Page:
The third one is a more recent one : robots and algorithms. Engineer dreams is to design people out of the system to make it “perfect” (cough) : the advent of robots and algorithms is a dream come true for the Engineer culture.

So where do we go from there you might think ? Who gonna save our jobs ? If you are serious enough about these questions, the benevolent shadow of Taiichi Ohno is looking after you. Lean can help in overcoming these threats, keeping our jobs and, into the bargain, making us more engaged in our work. Here’s why …

Continue reading “Three reasons why Lean will save your job”

Agile is Dead – Long Live Lean

This is a rather technical, yet strongly recommended talk by Dave Thomas in the goto; conference (love that name). Refer to the seminal corresponding blog post.

Dave (aka @pragdave) is a software craftman and he knows a couple of things about Agile methodologies : he was there on that day. There are a couple of interesting things in this talk. Continue reading “Agile is Dead – Long Live Lean”

Hiring Vs Developing Smart Creatives


When we contrast the traditional knowledge worker with the engineers and other talented people who have surrounded us at Google over the past decade, we see that our Google peers represent a quite different type of employee. (…) They are a new kind of animals, a kind we call a “smart creative” and they are the key to achieving success in the internet century.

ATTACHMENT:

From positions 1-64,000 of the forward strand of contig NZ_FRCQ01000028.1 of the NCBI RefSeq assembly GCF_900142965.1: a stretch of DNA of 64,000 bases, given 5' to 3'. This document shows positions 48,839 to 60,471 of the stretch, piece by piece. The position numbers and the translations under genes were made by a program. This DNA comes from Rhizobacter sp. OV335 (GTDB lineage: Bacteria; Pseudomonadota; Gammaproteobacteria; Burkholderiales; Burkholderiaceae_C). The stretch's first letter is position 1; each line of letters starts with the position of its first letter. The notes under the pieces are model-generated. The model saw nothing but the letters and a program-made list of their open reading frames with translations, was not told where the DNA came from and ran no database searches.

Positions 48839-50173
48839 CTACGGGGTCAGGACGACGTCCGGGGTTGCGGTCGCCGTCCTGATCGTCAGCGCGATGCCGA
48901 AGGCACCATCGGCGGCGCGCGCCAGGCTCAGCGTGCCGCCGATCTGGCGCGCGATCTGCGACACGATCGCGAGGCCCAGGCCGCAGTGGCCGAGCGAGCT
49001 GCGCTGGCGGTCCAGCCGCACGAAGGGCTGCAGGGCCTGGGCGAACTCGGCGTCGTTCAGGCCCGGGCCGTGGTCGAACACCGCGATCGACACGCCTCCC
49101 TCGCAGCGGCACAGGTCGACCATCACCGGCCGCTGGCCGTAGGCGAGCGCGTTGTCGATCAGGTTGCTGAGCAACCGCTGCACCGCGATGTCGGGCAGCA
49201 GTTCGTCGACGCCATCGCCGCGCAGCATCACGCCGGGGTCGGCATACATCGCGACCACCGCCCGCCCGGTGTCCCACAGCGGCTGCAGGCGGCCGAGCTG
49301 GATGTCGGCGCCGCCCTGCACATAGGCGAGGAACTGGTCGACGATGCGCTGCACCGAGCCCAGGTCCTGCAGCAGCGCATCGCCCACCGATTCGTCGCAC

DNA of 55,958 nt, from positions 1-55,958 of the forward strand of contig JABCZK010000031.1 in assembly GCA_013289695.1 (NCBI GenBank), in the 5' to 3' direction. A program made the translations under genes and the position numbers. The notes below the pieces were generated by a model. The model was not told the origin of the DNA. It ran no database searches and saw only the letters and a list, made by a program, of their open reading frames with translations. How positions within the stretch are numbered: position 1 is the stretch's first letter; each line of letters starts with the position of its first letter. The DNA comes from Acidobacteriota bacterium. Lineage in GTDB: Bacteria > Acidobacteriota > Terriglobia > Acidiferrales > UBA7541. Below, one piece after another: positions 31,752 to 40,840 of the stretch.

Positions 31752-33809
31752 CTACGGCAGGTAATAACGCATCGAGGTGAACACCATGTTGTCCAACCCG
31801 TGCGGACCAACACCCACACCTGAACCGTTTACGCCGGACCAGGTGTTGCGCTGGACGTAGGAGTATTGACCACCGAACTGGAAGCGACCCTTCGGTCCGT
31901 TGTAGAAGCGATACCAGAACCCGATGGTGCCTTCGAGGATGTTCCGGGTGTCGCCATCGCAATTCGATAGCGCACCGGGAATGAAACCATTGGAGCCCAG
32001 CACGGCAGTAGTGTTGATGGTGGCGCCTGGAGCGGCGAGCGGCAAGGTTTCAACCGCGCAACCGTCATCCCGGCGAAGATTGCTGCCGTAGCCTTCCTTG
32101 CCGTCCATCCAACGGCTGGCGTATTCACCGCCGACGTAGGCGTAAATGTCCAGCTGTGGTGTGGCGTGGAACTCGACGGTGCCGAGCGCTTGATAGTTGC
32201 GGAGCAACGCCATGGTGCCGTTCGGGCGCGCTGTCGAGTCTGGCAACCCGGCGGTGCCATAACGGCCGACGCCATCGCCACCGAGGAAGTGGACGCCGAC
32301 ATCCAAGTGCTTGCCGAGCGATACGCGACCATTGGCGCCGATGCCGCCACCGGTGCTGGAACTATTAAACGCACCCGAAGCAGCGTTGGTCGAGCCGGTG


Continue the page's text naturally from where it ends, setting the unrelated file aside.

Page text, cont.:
Continue reading “Hiring Vs Developing Smart Creatives”

Sunday Quote – Sherry Turkle

Overwhelmed by the pace that technology makes possible, we think about how new, more efficient technologies might help dig us out. But new devices encourage ever-greater volume and velocity. In this escalation of demands, one of the things that comes to feel safe is using technology to connect to people at a distance, or more precisely, to a lot of people from a distance. But even a lot of people from a distance can turn out to be not enough people at all (…) Technology is seductive when what it offers meets our human vulnerabilities. And as it turns out, we are very vulnerable indeed. We are lonely but fearful of intimacy. (…) Our networked life allows us to hide from each other even as we are tethered to each other.